"Open Source" Composition Curriculum
Inspired by some wonderful discussions with colleagues at other institutions---notably Rob Deemer's composition pedagogy community on Facebook---I have decided to place as much of the documentation of my own composition curriculum in public in the hopes that others might find it useful and correct my errors or omissions. This similar to the philosophies underlying open-source software, and I'm using the same tools.
I write most of my documents in Markdown (see further information below), a plain-text format. I use Git (via Atlassian's free SourceTree application) to track changes in my curriculum.
This may seem super-geeky, and frankly, it is super-geeky. But I think it's a valuable way to keep myself organized and provide a resource to the community. I would be happy to help you set up your own similar repository (the name for this kind of space) if you're interested. Contact me via email (firstname.lastname@example.org) or on Twitter (@davemacdo).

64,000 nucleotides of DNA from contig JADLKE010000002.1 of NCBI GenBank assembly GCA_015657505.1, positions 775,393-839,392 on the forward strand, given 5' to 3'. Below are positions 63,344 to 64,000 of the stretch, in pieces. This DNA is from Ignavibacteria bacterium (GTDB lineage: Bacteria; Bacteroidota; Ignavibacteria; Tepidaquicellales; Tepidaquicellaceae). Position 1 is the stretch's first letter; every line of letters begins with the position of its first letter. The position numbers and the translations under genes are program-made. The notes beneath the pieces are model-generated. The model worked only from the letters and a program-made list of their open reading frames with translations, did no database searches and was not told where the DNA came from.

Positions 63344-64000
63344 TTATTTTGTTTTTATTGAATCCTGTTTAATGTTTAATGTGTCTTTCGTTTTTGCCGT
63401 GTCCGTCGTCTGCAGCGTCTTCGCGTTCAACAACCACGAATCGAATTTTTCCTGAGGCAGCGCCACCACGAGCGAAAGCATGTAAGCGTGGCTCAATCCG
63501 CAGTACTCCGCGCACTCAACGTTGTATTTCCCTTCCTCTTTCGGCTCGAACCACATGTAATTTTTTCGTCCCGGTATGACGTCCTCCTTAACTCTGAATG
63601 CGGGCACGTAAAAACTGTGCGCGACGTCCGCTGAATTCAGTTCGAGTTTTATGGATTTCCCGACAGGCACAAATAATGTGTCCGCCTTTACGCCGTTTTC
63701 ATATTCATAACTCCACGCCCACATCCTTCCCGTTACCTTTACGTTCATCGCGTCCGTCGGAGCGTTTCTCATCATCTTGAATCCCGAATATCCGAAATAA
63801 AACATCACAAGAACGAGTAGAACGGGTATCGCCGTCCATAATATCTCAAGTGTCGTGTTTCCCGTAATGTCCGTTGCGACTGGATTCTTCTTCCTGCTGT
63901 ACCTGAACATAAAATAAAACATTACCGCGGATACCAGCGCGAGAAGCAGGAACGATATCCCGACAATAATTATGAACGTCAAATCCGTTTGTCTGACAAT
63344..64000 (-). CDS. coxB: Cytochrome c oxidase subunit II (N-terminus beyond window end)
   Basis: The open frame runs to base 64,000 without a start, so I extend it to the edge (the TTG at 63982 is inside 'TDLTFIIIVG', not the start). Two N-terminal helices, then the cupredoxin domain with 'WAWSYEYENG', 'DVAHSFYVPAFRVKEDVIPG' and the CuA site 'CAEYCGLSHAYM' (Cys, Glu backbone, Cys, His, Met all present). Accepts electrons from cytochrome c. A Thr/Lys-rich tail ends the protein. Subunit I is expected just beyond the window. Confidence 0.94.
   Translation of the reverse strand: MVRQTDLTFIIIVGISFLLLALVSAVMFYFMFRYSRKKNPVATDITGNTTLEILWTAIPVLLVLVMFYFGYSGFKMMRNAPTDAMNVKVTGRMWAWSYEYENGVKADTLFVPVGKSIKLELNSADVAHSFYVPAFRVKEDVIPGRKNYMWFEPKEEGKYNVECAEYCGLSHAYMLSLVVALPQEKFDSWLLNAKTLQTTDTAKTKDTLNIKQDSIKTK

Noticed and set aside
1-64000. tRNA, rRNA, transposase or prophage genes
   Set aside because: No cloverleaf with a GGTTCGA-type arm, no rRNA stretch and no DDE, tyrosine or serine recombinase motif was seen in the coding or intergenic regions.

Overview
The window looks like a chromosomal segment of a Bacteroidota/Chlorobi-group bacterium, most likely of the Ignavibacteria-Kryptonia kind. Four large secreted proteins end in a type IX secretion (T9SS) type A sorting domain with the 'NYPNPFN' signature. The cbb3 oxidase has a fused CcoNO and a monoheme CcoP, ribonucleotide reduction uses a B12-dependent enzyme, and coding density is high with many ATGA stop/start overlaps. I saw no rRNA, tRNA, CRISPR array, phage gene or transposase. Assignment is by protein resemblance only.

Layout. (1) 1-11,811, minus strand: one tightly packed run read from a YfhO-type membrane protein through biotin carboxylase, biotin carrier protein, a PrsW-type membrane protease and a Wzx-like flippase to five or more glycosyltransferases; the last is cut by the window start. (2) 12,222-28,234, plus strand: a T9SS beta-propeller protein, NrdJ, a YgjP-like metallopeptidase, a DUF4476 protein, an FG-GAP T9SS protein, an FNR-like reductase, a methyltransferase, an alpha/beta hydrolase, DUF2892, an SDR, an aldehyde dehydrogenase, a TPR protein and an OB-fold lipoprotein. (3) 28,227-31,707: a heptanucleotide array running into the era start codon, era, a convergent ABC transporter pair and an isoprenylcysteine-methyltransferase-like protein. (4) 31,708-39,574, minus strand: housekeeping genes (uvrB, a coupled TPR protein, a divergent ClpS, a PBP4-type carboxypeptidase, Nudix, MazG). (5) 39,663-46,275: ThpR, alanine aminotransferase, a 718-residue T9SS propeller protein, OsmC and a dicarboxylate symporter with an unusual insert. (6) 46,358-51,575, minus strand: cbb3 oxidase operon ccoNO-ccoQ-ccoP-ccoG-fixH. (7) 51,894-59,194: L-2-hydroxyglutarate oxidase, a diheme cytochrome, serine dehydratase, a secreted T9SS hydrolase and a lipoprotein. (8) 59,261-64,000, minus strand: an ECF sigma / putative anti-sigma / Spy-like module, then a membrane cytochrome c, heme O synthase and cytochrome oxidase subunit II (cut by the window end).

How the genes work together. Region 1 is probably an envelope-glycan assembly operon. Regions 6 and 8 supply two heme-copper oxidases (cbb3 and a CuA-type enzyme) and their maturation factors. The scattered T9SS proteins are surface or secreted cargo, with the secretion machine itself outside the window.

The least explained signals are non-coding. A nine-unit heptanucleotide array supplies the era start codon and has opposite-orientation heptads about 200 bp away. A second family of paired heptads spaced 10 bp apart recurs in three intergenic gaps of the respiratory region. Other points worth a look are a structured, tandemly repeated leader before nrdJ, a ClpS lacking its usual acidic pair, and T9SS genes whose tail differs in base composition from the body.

These are documents I originally developed for the Composition Area at the University of Central Florida. The files are written in Fletcher Penney's MultiMarkdown, which is mostly (but not completely) compatible with Github-Flavored Markdown. Notably, footnotes and file transclusion don't work. So if you seem some weird-looking stuff in the MD rendering on Github, that's why. I'm planning to set this stuff up on GH pages as well so that it will render correctly there, but I haven't gotten around to it yet.
I am happy to read and consider pull requests. However, this is my main repo for my actual course documents, so my personal pedagogical proclivities will carry the most weight here. Please fork this repo and share your own work. I'd love to read it. If nothing else, please file an "issue," which is a bit like a discussion board thread. No geekitude required (outside of setting up an account).
A few things about the degree program that goes with these documents:
- The courses included here are private lessons for upper division undergraduates and graduate students.
- Most students will be working with this curriculum for six semesters: two semesters of Comp 1-2 class and four semesters of lessons.